From m-commerce to app-commerce
Digital commerce is a reality that no one doubts anymore. The global situation has consolidated purchases through mobile devices. Users search and buy products through our smartphone regardless of age, sector or habits.
In this sense, apps have reduced the digital gap and support mobile commerce with their improved user experience. According to Juniper Research, more than 60% of users buy via app in the UK and US. Moreover, 58% of users buying through the browser admit that they also use apps.
When we talk about app-commerce, a name comes to mind: Amazon. It is the most popular app and used by almost 4 out of 10 users. Its general nature is the secret of success. It allows Amazon to coexist with specialized apps and thus complete the offer to the user.
But wich is the secret? What do apps offer that browser doesn’t? According to our Product Director, David Murillo, “the user experience in the app is absolutely different. From biometric access, with no password needed, to the one-click payment, users are in an environment they know without friction in the purchase process. It seems simple to us now, but it has taken many years of research, analysis, and UX and UI training to reach this level of excellence. The challenge in the coming years will be integrating voice, level 0 of human communication.”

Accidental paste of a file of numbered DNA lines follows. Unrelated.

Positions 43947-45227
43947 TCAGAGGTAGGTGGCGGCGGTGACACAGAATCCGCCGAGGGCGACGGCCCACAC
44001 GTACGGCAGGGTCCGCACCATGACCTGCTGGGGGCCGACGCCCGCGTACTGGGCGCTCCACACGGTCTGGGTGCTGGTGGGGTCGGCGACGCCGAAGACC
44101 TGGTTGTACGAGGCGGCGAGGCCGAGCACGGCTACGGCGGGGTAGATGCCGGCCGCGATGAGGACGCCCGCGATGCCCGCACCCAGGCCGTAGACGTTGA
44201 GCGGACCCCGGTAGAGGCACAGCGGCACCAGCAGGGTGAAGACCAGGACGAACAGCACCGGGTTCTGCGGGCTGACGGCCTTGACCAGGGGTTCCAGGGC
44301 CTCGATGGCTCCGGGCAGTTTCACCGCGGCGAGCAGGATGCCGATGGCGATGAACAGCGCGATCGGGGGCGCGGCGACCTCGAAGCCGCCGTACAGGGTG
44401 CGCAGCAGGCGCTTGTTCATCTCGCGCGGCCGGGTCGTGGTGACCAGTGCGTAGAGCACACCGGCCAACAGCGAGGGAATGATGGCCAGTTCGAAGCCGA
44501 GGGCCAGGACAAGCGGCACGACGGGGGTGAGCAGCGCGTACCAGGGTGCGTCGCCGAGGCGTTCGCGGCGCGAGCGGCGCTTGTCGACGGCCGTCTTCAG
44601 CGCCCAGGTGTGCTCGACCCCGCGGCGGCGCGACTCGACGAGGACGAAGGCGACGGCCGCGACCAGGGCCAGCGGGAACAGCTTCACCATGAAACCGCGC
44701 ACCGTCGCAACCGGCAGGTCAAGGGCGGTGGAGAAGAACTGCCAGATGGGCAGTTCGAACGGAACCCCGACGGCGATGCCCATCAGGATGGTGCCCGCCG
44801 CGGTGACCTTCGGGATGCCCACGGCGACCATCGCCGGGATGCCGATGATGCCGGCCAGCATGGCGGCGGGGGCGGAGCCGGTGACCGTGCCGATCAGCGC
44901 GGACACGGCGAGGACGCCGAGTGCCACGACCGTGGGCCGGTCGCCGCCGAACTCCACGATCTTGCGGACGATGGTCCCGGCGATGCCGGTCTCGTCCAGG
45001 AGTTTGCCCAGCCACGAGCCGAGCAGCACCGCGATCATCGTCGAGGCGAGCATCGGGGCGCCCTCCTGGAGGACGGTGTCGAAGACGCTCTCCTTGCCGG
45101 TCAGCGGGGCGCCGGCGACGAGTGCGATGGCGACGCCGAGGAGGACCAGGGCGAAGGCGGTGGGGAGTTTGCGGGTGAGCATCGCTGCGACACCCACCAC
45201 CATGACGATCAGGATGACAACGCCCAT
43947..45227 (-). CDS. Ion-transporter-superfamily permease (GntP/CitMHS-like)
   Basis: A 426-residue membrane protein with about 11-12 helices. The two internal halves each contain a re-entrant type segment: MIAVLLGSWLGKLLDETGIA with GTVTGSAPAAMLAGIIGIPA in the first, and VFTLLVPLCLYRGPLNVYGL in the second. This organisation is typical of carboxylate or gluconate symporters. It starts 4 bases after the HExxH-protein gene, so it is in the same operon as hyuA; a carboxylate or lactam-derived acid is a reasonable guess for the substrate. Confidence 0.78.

The apps also offer a personalized experience of the purchase service, which improves user engagement and recurrence. David Murillo explains, “apps can be live products that allow us to design the interface according to user consumption. This is more difficult on the web. In the era of personalization, this point is key to consolidating apps as a shopping channel. For developers, this represents great responsibility in the process of creating and automating the service. We have to think of dynamic apps, with elements that can be infinitely combined to respond to very different users”.
What is clear is that the recurrence rate in the app is higher than on the web. “It is easier for the user to access from a direct link than to open a browser and search for it on the mobile. The apps also have a notification system that is very well received by users. Communication is effortless and allows information on offers or available products to be transmitted, aimed at converting,” describes David Murillo.
Apps have an advantage in this new economy of attention: users already have them and do not have to look for them. This is key for two reasons: first, it speeds conversion by reducing intermediate steps such as search, and second because it eliminates the risk the user could choose a competitor.
Murillo concludes, “the app-commerce will continue to gain prominence if brands are able to maintain a liquid experience between the devices that have the app installed. It is a different way of understanding digital consumption, but very exciting for professionals in our sector”.